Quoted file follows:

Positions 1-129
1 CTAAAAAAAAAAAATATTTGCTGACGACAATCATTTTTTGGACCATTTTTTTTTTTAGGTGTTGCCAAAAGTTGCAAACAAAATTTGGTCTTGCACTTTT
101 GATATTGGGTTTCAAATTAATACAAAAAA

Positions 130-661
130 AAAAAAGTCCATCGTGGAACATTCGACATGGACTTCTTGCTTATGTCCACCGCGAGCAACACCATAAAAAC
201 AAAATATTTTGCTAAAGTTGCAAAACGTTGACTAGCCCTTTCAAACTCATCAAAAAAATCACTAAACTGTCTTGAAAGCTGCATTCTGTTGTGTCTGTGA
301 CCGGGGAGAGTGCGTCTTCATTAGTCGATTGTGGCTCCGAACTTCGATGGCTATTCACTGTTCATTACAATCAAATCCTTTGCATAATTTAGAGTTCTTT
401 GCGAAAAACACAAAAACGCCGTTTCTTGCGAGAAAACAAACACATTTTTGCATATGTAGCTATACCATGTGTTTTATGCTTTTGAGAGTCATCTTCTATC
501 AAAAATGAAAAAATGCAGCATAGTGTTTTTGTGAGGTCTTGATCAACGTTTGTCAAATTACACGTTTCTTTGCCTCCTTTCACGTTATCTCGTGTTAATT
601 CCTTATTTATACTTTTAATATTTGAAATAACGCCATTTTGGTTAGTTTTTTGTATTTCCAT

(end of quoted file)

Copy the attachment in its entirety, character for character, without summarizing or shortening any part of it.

Positions 1-129
1 CTAAAAAAAAAAAATATTTGCTGACGACAATCATTTTTTGGACCATTTTTTTTTTTAGGTGTTGCCAAAAGTTGCAAACAAAATTTGGTCTTGCACTTTT
101 GATATTGGGTTTCAAATTAATACAAAAAA

Positions 130-661
130 AAAAAAGTCCATCGTGGAACATTCGACATGGACTTCTTGCTTATGTCCACCGCGAGCAACACCATAAAAAC
201 AAAATATTTTGCTAAAGTTGCAAAACGTTGACTAGCCCTTTCAAACTCATCAAAAAAATCACTAAACTGTCTTGAAAGCTGCATTCTGTTGTGTCTGTGA
301 CCGGGGAGAGTGCGTCTTCATTAGTCGATTGTGGCTCCGAACTTCGATGGCTATTCACTGTTCATTACAATCAAATCCTTTGCATAATTTAGAGTTCTTT
401 GCGAAAAACACAAAAACGCCGTTTCTTGCGAGAAAACAAACACATTTTTGCATATGTAGCTATACCATGTGTTTTATGCTTTTGAGAGTCATCTTCTATC
501 AAAAATGAAAAAATGCAGCATAGTGTTTTTGTGAGGTCTTGATCAACGTTTGTCAAATTACACGTTTCTTTGCCTCCTTTCACGTTATCTCGTGTTAATT
601 CCTTATTTATACTTTTAATATTTGAAATAACGCCATTTTGGTTAGTTTTTTGTATTTCCAT